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Page number:239 
Remarks (internal):It is relatively difficult to find fresh basidiomata of R. myrmecobroma that have not been extensively damaged by ants. While ants will disarticulate and carry off pieces of a variety of fungal fruiting structures, they seem to be especially attracted to R. myrmecobroma, and in Guyana only R. batistae Singer seems to be more attractive. Microscopically both fungi appear to have relatively primitive traits such as an abundant gloeoplerous system with embedded dermatocystidia in the pileipellis and abundant macrocystidia of two types deeply rooted in the hymenium, all strongly positive in sulfovanillin. Both also have an acrid to strongly acrid taste. It is unknown whether any of these characteristics serve as an attractant to the ants.
From an ecological standpoint, R. myrmecobroma may be a quite important mycorrhizal symbiont in Guyana’s Dicymbe forests. In a recent study by Smith et al. (2011) in the Upper Potaro Basin, R. myrmecobroma was the most frequently ECM fungus out of 118 taxa recovered by molecular methods on ECM roots of 19 trees each of three sympatric host species, D. corymbosa, D. altsonii, and the papilionoid Aldina insignis. In a second study (ME Smith & TW Henkel, unpublished) investigating mycorrhizal symbionts of the ECM dipterocarp, Pakaraimaea dipterocarpacea, and the sympatric Dicymbe jenmanii in the Upper Mazaruni Basin, R. myrmecobroma was the sixth most common mycobiont recovered among about 50 species of EM fungi associated with 20 trees of each host species, indicating a broad host and distribution range for the fungus in Guyana. It is interesting to speculate that movement of tissue pieces by the ants might contribute to the frequency of R. myrmecobroma in the forest.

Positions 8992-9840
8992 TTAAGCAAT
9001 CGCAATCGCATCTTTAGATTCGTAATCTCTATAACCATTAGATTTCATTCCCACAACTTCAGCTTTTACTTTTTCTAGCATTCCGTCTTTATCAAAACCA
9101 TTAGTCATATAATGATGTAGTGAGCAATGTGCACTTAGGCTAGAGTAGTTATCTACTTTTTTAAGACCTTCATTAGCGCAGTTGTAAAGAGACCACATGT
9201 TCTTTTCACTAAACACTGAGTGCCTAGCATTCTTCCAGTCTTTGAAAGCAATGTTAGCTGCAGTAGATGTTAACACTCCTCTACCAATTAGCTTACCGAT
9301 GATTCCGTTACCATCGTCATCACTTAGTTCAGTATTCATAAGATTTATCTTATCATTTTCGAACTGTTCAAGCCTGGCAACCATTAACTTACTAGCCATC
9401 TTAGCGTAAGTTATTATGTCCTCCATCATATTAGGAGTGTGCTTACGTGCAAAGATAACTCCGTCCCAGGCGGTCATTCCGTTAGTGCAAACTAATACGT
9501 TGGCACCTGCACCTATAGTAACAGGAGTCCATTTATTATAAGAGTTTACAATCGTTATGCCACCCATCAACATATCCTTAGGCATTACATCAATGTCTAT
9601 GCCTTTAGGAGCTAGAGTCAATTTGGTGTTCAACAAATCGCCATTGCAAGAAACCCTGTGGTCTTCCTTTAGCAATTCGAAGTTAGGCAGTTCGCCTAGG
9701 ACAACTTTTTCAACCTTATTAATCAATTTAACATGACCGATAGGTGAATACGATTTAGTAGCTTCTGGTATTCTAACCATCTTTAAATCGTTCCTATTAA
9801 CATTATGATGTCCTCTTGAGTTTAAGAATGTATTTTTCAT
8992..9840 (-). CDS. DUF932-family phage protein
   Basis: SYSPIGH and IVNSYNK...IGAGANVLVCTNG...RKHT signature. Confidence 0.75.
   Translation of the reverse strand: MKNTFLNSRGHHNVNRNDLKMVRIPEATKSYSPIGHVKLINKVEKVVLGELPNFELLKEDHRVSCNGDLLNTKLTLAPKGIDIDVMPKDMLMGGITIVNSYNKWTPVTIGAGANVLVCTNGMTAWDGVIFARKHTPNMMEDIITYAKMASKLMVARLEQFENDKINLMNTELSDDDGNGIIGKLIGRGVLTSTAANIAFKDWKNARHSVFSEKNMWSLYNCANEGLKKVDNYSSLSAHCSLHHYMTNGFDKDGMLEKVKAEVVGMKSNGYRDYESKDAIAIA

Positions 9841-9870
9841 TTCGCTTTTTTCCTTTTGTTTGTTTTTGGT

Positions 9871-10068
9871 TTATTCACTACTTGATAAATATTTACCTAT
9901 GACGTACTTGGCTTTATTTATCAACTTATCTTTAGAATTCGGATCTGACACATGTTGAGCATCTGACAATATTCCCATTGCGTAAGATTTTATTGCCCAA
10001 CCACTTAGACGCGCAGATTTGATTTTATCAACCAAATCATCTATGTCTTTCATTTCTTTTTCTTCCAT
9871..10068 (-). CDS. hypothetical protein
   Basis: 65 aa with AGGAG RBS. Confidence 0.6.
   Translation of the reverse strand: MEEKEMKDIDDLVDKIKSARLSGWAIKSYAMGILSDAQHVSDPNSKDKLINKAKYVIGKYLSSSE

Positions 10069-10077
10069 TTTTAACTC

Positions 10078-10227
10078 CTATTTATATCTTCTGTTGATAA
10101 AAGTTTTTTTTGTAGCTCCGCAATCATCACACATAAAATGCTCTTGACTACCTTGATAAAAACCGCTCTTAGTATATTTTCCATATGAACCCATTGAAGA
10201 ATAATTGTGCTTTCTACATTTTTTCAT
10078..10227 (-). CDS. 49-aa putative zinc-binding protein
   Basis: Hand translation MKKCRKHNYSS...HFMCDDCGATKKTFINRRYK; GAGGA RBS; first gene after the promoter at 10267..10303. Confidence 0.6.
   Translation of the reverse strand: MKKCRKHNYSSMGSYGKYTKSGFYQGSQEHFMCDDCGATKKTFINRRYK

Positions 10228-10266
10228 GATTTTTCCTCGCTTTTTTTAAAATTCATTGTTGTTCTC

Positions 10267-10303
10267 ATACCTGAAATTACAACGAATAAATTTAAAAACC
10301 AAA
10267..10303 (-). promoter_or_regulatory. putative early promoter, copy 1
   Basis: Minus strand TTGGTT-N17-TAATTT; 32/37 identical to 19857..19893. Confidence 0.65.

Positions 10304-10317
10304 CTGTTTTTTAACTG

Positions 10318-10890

Molecular analysis (SL Miller, unpublished) indicates a close relationship between R. myrmecobroma and R. batistae, despite the fact that macroscopically they are very different. Russula batistae has irregular, broad, subdistant to distant lamellae, no lamellulae, and a deeply sulcate pileus margin, while R. myrmecobroma has regular, rather narrow, crowded lamellae, abundant lamellulae, and a regularly short-striate margin. Singer erected R. subsect. Batistinae in the large section Pelliculariae to accommodate R. batistae. This subsection likely will not suffice as no velar tissue has been observed in R. myrmecobroma, suggesting a need to refine the description of the subsection. Buyck (1990a) has shown that R. sect. Pelliculariae is highly heterogeneous and possibly not monophyletic, indicating the possible need for a new infrageneric group at the sectional level to accommodate R. batistae and R. myrmecobroma.
 
Description type:Original description 
Description:Russula myrmecobroma S.L. Mill., Aime & T.W. Henkel, sp. nov. Plates 3-4
MycoBank MB 564264